Some blacks will always mistrust whites and see persecution even where none exists.  Some whites will always mistrust blacks and claim America to be racism-free or — even more ridiculously — racist against the white men of our nation.

But the one-and-done issue has absolutely zip to do with race.  The one-and-done rule is a bad rule.  Period.  So says NBA commissioner David Stern.  So says the man who’s prospered the most by it — Kentucky’s very own coach, John Calipari, who said last week he’d like to see it changed.

Butler and Gonzaga are ridiculous examples for Rhoden to use in his argument.  Those schools weren’t applauded because they had more caucasians on their rosters.  They were cheered because they are tiny schools that most people never hear of outside the month of March.  Gonzaga has an enrollment of just 4,700 undergraduate students.  Butler — in whose gym the film “Hoosiers” was shot — has an undergraduate population of only 4,000.  Butler and Gonzaga were the Davids trying to take down the Goliaths of the hoops world.

But more importantly — and this renders Rhoden’s comparison totally moot — Butler and Gonzaga didn’t build their programs with three consecutive classes of one-and-done athletes.  He’s comparing apples to oranges.  Lumping Butler and Gonzaga into a comparison with Kentucky is absurd.  And Rhoden — a brilliant writer — must know that.

Unfortunately, Michigan State head coach Tom Izzo went along with Rhoden’s black/white nonsense.  When asked “if he thought a highly talented, highly athletic team of white players would be viewed differently,” Izzo said:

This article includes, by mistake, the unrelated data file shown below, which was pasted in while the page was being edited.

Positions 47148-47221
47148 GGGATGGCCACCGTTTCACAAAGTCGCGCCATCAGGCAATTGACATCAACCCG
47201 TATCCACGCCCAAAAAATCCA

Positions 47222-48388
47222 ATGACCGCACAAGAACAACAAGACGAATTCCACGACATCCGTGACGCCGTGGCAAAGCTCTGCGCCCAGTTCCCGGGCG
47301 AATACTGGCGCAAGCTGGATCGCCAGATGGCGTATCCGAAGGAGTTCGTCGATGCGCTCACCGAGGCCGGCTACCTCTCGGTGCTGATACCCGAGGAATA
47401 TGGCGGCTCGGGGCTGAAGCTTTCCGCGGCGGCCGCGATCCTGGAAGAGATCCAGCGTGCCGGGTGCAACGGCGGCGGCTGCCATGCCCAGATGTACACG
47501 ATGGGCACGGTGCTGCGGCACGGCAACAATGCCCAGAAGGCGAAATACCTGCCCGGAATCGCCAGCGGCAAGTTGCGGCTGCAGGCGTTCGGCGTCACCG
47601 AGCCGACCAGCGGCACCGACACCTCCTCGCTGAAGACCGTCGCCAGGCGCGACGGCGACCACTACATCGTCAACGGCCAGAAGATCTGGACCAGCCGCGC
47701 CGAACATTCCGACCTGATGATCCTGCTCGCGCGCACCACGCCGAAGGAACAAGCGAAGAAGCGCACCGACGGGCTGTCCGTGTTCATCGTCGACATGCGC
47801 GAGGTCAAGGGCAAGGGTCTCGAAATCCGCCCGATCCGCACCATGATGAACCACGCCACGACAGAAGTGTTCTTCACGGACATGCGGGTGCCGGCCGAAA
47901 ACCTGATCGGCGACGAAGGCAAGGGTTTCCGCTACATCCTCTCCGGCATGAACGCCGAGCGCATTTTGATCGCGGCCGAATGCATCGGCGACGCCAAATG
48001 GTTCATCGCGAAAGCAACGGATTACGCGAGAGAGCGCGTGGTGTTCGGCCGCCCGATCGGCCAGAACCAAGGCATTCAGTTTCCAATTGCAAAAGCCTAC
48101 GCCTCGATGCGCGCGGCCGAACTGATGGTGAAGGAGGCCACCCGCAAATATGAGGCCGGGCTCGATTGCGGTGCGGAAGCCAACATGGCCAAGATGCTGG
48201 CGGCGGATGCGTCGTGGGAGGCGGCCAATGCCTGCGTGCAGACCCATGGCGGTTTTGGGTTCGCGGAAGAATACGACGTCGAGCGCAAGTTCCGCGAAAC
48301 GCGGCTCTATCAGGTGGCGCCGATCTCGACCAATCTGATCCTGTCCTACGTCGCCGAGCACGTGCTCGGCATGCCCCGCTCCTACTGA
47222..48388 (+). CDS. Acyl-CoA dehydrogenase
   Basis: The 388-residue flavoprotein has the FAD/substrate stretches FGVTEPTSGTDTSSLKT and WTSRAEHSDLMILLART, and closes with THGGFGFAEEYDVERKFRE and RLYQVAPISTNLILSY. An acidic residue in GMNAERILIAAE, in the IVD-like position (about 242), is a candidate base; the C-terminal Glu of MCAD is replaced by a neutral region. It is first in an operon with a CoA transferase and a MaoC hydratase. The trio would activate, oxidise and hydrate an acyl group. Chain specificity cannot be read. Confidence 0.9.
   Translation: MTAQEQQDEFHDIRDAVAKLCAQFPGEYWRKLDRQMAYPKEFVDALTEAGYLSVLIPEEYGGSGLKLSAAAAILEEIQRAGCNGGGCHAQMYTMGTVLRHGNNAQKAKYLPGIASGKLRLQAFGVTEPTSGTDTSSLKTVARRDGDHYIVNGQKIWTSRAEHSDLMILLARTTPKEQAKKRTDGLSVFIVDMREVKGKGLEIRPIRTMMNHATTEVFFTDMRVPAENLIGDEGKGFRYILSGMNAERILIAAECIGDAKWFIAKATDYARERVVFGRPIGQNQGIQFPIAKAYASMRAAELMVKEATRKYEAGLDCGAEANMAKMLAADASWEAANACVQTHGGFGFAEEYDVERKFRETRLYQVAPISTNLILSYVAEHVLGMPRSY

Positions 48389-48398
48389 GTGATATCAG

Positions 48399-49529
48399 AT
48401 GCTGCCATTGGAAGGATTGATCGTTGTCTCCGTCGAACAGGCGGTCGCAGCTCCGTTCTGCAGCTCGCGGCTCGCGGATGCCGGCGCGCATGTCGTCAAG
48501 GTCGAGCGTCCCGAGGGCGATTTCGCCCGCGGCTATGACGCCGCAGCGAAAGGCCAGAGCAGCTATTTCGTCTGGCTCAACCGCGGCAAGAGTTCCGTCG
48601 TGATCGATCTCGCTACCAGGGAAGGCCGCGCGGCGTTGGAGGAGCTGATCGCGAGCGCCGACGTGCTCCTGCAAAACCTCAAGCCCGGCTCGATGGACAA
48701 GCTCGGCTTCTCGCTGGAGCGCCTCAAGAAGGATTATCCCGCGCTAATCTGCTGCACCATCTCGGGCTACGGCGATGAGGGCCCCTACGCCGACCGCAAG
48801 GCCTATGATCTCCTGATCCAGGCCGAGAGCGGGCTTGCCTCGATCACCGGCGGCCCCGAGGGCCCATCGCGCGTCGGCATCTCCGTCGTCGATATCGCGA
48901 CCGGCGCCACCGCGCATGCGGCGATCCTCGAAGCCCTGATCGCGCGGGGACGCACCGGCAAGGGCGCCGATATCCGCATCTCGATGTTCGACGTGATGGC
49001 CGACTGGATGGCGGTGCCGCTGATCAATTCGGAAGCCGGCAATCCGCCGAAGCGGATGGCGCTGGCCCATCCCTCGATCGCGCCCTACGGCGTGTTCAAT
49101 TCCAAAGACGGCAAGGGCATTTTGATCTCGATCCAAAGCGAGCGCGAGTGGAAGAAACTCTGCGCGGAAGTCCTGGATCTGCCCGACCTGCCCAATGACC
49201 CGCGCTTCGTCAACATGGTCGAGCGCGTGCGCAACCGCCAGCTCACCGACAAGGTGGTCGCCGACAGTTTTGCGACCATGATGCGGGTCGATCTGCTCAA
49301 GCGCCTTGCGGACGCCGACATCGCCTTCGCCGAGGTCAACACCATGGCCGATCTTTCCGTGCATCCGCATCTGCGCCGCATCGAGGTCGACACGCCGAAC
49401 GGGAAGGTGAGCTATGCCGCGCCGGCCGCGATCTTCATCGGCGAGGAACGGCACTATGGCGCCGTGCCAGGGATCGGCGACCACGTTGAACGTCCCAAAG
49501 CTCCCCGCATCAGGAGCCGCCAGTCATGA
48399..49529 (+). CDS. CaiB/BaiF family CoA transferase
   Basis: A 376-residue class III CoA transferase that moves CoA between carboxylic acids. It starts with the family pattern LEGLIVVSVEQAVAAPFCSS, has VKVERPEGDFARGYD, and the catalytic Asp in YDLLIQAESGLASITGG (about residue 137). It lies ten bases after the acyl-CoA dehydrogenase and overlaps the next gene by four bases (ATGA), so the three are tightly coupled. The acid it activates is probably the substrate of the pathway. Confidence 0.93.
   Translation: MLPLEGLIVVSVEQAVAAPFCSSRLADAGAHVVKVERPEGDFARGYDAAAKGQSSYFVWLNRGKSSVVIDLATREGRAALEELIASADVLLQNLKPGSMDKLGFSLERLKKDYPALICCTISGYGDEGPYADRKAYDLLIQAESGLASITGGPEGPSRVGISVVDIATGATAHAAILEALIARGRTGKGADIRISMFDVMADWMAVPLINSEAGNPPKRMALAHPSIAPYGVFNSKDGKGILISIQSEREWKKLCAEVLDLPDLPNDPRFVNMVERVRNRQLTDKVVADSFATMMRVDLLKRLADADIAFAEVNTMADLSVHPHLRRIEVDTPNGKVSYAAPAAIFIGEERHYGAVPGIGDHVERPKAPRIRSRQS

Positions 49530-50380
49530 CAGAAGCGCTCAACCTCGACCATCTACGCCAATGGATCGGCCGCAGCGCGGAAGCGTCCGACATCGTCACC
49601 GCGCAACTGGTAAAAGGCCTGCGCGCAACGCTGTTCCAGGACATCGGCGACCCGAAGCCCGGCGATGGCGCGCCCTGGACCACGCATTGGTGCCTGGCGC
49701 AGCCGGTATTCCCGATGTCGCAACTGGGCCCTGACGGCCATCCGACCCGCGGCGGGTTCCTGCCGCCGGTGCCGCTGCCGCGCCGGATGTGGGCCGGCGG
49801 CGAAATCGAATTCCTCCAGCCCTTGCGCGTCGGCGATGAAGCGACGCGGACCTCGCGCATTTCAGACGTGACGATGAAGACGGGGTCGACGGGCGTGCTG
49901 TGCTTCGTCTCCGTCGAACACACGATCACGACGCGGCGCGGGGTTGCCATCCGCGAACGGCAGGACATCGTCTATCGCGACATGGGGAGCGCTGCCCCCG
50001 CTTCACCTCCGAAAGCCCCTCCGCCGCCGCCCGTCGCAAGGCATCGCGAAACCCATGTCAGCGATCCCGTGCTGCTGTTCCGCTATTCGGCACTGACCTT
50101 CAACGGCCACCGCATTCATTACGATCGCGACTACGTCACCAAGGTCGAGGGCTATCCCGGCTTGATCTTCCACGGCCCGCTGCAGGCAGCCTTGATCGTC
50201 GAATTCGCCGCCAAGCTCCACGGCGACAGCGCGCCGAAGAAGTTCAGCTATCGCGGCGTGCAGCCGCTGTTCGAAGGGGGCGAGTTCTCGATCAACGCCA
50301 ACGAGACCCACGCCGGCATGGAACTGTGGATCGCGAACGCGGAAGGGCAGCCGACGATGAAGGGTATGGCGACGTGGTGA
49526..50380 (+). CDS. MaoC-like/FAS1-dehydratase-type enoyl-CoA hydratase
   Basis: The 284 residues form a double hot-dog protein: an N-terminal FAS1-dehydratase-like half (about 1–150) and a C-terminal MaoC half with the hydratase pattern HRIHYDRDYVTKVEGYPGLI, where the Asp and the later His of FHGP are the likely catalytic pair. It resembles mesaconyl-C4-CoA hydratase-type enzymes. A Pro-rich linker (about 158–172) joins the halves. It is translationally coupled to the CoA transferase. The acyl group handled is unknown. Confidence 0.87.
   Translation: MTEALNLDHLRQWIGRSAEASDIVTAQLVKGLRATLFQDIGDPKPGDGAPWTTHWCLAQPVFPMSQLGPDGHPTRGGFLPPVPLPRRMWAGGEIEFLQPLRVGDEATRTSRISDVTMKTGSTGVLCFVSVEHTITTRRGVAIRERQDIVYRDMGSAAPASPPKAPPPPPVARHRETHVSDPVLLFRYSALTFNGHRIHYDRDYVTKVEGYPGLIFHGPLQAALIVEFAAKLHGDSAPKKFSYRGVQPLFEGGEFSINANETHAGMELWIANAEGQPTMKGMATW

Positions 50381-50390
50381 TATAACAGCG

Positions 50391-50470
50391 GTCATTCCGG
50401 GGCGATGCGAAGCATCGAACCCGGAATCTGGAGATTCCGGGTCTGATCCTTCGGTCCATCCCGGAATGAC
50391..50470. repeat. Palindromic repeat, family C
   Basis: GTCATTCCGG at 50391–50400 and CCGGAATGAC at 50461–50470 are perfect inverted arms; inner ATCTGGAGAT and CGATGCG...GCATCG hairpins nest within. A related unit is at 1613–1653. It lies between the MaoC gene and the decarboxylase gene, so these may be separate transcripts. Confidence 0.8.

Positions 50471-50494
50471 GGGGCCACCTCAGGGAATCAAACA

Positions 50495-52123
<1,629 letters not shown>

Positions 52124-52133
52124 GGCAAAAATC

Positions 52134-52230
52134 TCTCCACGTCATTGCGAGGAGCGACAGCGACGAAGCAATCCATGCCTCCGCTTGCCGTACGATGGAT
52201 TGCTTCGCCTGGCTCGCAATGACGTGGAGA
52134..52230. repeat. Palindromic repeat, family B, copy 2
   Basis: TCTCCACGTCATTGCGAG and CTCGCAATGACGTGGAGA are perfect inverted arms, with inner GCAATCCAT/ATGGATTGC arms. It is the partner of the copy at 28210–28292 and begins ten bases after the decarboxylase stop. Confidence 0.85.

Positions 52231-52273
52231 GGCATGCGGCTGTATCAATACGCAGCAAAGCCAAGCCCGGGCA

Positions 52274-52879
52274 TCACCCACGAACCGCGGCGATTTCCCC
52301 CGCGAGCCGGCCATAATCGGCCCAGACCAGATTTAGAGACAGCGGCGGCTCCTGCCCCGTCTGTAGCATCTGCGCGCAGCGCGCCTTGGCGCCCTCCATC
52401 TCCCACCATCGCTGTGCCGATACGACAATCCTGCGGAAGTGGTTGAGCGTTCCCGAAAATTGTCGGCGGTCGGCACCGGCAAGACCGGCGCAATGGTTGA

“I want to answer that as honestly as I can.  I think it would be different.  I hate to say that.  It’s sad for me to say, but it’s probably the truth.”

That’s hardly a definitive answer.

If there is outrage over Kentucky’s winning of the national title — and again, I’ve seen nothing I would call “outrage” against UK — it likely has more to do with these two facts:

1.  Kentucky is the winningest program in college basketball history.  Many fans don’t like dynasties.

2.  Calipari is about as popular outside the Bluegrass State as Hepatitis-C.  There aren’t many college basketball fans who root for Coach Cal, fair or not.

The system is the issue here, not the color of Kentucky’s players’ skin.

A year ago, Connecticut won the NCAA Tournament.  Their biggest star was Kemba Walker who left school following his junior year and entered the NBA draft.  Their other stars last year were freshmen Jeremy Lamb, Shabazz Napier, and Roscoe Smith and sophomore Alex Oriakhi.  All were black, but all except Walker returned to school.  Do you remember outrage over UConn’s title?  Neither do I.

Black athletes winning and then leaving early is an issue.  Black athletes winning and then staying in school is not an issue.  Clearly, the trouble is the leaving early part, not the black athletes part.

The one-and-done system is bad for basketball.  Race has nothing to do with it.  Shame on Rhoden for trying to marry the two.